Exceptional rainfall and record floods hit African Sahel

Exceptional rainfall and record floods hit African Sahel

Exceptionally heavy rains and record floods across West, Central, and East Africa have affected millions of people in recent weeks, with more than 200 people dead and hundreds of thousands left homeless. Unprecedented rainfall has destroyed homes and crops, adding to the already extremely difficult situation caused by historic locust outbreak and violent conflicts.

Among that worst-hit this year by severe flooding are Burkina Faso, Cameroon, Chad, Ghana, Niger, Mali, Nigeria, Congo Republic, Sudan, and Senegal.

At least 110 people were killed in 11 countries of West and Central Africa, and more than 760 000 affected. Of those, 71 have been killed in Niger.

The worst affected country is Sudan, with at least 102 fatalities and tens of thousands of houses damaged or destroyed, the interior ministry reported. 

The Eltomaniat Village in Khartoum has been badly hit as floodwaters completely submerged the area. Around 350 families resided in the village, who have all been left homeless when the flooding struck.

"There has never been so much destruction," said one resident from the state.

A three-month state of emergency has been declared for the nation as the government allocated more than 150 million Sudanese pounds or about 2.73 million dollars for the flood victims. 

Prime Minister Abdalla Hamdok described the situation as "catastrophic and painful." Since the start of the rainy season, about half a million residents have been displaced. 

This week, the water levels of the Nile River has hit 17.57 m (57.6 feet), which was its highest since records began over 100 years ago.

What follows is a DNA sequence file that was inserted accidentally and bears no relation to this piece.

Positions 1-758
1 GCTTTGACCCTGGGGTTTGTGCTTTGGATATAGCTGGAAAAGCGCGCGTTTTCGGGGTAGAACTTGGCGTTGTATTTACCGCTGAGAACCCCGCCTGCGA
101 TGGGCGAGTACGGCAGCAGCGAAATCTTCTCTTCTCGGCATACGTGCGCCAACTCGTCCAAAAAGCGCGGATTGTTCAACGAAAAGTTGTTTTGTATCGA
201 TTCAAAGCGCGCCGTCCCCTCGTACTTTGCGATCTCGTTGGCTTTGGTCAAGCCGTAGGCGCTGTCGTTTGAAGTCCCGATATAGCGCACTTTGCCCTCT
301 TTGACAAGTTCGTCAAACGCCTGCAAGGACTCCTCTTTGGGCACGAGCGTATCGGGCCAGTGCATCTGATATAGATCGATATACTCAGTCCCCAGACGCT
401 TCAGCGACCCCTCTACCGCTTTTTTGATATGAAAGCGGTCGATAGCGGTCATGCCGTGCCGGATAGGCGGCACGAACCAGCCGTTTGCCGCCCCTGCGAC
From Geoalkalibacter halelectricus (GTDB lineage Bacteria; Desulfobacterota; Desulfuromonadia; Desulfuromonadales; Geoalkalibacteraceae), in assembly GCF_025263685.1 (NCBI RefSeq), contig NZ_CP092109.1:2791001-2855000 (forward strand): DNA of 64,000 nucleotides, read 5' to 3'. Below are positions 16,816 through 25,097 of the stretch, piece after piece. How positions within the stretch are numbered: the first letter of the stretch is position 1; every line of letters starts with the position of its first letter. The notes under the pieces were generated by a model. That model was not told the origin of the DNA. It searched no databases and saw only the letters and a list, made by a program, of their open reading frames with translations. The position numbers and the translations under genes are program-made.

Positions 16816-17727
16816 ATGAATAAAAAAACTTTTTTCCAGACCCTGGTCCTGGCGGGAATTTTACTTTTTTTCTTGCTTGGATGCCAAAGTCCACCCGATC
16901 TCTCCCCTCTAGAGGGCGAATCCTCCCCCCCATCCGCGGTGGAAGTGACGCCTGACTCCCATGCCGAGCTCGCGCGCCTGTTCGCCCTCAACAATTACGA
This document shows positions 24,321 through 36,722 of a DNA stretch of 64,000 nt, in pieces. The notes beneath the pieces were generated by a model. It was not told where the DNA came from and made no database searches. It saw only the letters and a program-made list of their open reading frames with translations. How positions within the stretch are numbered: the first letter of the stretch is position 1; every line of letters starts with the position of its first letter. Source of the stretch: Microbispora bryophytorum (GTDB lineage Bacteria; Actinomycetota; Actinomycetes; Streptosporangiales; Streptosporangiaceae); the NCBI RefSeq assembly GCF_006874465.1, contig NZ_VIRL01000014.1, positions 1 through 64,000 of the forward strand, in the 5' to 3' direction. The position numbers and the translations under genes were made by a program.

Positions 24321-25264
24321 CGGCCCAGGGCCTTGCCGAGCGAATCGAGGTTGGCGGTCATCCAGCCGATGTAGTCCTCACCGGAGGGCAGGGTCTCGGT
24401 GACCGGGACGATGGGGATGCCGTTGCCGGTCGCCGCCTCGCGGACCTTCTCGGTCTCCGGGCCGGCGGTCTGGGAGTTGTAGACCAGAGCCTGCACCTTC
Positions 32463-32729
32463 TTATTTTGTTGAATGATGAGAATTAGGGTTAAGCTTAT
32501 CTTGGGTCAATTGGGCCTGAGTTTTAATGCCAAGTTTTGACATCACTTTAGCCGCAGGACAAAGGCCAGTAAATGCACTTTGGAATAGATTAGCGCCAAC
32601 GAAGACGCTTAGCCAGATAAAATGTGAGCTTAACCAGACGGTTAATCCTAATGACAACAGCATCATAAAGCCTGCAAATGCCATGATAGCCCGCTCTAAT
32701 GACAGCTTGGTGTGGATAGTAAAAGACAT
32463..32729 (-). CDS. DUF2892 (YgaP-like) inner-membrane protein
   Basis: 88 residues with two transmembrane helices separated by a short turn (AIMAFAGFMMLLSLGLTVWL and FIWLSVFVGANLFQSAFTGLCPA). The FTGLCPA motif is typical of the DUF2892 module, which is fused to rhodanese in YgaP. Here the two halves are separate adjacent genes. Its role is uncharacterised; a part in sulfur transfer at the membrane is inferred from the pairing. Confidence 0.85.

In Niger, more than 70 fatalities have been reported, while many more have been displaced. Families in several neighborhoods of Niamey were forced to flee after a levee on Niger River's right bank became swollen following heavy downpours.

A state of emergency has also been declared in Senegal amid ongoing major inundations that have killed at least six people.

Parts of the country saw an exceptional amount of rain-- up to 200 mm (7.8 inches) of rain fell in a 24-hour period to September 5, which was more than the average rain for the month.

In Burkina Faso, at least 13 people have died and 19 others were injured. Extensive property damage has been reported as floods swept through roads, bridges, houses, and farmland.

The severe weather is stretching the resources of officials and aid workers that have already been struggling with the COVID-19 pandemic, regional conflicts, and other health-related concerns.

"Many of those populations live in flood-prone areas. It’s just a matter of time for them to be at risk of epidemics," said Julie Belanger, OCHA's director for West and Central Africa.

In Nigeria, particularly the Kebbi State, floods damaged more than 500 000 ha (1.2 million acres) of crops.

More heavy rain is expected across the affected region through September, worsening the already dire situation.

Featured image credit: Al Jazeera English/YouTube (still shot)

Comments

Bill H 1 month ago

How do you cause a world wide famine? Just knock out 1% of food production here and there. Have a case of "rust" (a fungus) destroy the Soybeans in Brazil. Germany follows by shutting down all hog production. Iowa loses 25% due to thunderstorms and 75+ MPH winds.

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